The Holy Spirit makes us the Church

Sermon preached at St. Peter & St. Paul, Marietta, GA

by The Rev. Tom Pumphrey, May 23, 2021

The Feast of Pentecost, Acts 2:1-11; John 15:26-27; 16:4b-15

 

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Acts 2:1-11 (NRSV): When the day of Pentecost had come, they were all together in one place. And suddenly from heaven there came a sound like the rush of a violent wind, and it filled the entire house where they were sitting. Divided tongues, as of fire, appeared among them, and a tongue rested on each of them. All of them were filled with the Holy Spirit and began to speak in other languages, as the Spirit gave them ability. Now there were devout Jews from every nation under heaven living in Jerusalem. And at this sound the crowd gathered and was bewildered, because each one heard them speaking in the native language of each. Amazed and astonished, they asked, “Are not all these who are speaking Galileans? And how is it that we hear, each of us, in our own native language? Parthians, Medes, Elamites, and residents of Mesopotamia, Judea and Cappadocia, Pontus and Asia, Phrygia and Pamphylia, Egypt and the parts of Libya belonging to Cyrene, and visitors from Rome, both Jews and proselytes, Cretans and Arabs– in our own languages we hear them speaking about God’s deeds of power.”

 

John 15:26-27; 16:4b-15: Jesus said to his disciples, ”When the Advocate comes, whom I will send to you from the Father, the Spirit of truth who comes from the Father, he will testify on my behalf. You also are to testify because you have been with me from the beginning.

“I did not say these things to you from the beginning, because I was with you. But now I am going to him who sent me; yet none of you asks me, ‘Where are you going?’ But because I have said these things to you, sorrow has filled your hearts. Nevertheless I tell you the truth: it is to your advantage that I go away, for if I do not go away, the Advocate will not come to you; but if I go, I will send him to you. And when he comes, he will prove the world wrong about sin and righteousness and judgment: about sin, because they do not believe in me; about righteousness, because I am going to the Father and you will see me no longer; about judgment, because the ruler of this world has been condemned.

“I still have many things to say to you, but you cannot bear them now. When the Spirit of truth comes, he will guide you into all the truth; for he will not speak on his own, but will speak whatever he hears, and he will declare to you the things that are to come. He will glorify me, because he will take what is mine and declare it to you. All that the Father has is mine. For this reason I said that he will take what is mine and declare it to you.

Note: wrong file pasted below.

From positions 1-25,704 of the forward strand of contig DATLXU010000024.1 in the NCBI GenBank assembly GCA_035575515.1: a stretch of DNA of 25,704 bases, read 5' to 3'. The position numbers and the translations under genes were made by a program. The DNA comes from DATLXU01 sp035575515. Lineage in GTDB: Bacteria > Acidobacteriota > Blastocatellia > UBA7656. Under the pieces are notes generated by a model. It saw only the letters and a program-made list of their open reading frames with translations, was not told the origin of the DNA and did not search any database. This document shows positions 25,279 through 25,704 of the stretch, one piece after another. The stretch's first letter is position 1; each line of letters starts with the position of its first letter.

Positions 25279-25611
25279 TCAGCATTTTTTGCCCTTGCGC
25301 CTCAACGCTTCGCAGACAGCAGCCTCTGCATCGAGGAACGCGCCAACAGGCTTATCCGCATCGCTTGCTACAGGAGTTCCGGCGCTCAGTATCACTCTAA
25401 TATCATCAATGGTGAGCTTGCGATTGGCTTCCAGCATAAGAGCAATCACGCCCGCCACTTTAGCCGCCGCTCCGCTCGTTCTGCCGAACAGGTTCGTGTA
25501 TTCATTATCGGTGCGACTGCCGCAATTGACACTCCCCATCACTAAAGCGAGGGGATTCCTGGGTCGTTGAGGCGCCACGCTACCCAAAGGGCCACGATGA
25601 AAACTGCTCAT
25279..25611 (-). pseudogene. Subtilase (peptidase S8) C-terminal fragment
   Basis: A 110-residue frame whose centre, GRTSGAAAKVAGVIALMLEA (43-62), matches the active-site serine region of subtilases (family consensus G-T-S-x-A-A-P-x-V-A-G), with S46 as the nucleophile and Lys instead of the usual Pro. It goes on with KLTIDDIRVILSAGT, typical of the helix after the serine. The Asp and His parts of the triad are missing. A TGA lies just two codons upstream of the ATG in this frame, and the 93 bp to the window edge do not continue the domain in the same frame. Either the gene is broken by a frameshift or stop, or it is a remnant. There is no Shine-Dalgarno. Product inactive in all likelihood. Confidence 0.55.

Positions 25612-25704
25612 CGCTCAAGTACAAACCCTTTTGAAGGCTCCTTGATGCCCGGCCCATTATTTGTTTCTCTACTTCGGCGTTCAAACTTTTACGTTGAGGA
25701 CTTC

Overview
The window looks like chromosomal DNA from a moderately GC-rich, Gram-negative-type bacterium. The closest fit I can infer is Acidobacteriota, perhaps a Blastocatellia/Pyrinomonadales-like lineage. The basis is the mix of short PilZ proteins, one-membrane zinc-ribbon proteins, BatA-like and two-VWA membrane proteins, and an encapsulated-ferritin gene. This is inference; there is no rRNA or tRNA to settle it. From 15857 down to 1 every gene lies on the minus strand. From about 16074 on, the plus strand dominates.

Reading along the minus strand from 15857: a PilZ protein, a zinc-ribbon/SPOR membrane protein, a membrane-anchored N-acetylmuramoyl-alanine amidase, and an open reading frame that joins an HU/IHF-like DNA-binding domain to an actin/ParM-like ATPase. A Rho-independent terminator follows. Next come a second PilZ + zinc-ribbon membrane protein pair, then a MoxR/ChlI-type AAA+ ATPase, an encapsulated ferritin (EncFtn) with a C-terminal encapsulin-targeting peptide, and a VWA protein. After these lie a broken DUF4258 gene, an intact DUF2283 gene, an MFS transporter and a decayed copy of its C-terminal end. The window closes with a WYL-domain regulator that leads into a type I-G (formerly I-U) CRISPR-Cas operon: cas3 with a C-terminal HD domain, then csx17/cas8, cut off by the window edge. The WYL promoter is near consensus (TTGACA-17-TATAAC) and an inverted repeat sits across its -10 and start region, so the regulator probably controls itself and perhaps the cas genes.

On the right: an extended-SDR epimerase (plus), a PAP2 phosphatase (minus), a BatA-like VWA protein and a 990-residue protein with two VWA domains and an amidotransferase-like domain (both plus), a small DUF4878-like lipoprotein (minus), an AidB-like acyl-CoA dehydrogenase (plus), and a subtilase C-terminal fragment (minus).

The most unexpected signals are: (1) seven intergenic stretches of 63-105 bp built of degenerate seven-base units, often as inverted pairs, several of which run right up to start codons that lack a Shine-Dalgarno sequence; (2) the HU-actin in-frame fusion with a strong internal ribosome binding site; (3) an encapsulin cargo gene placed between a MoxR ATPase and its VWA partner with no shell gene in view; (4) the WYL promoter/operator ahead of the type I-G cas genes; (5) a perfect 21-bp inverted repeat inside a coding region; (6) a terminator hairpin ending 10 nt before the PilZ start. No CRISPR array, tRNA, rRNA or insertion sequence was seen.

After Jesus’ death, and even after seeing Jesus again, risen from the dead, the disciples were afraid, uncertain of what was next. They hid from the Jewish authorities who had arrested Jesus. Yet in a matter of days, they became joyful and confident and they boldly proclaimed the Good News of Jesus. What happened to them?

 

Today is the feast of Pentecost. Today we celebrate the gift of the Holy Spirit poured out on the church. When they were together, the Holy Spirit filled the disciples with great signs and wonders: the sound of rushing wind and a vision of tongues of fire resting on each of them. There were Jews from all over the Mediterranean who had come to Jerusalem to worship God. And here these Galilean followers of Jesus were speaking to them in their various native languages. People were amazed, and what the disciples were telling them was all the great and powerful things that God had done.

 

So how did such a sudden change happen? Jesus had promised them that they would receive power from on high. And this is what happened on Pentecost. As Jesus describes in the Gospel reading today, his ascension to heaven makes room for God the Holy Spirit to come and dwell with Christian believers. Now the presence and power of God lived with them—in a more

special way than the general way in which God is present in the world. Now, God’s presence empowered them for ministry and empowered them to be the church.

 

The Holy Spirit made them the church, and empowered them to speak, to act, to see God’s hand at work and to trust in God’s power and grace as greater than anything in this world. This is not the reorganization of the disciples, this is the work of God the Holy Spirit, who made them the church.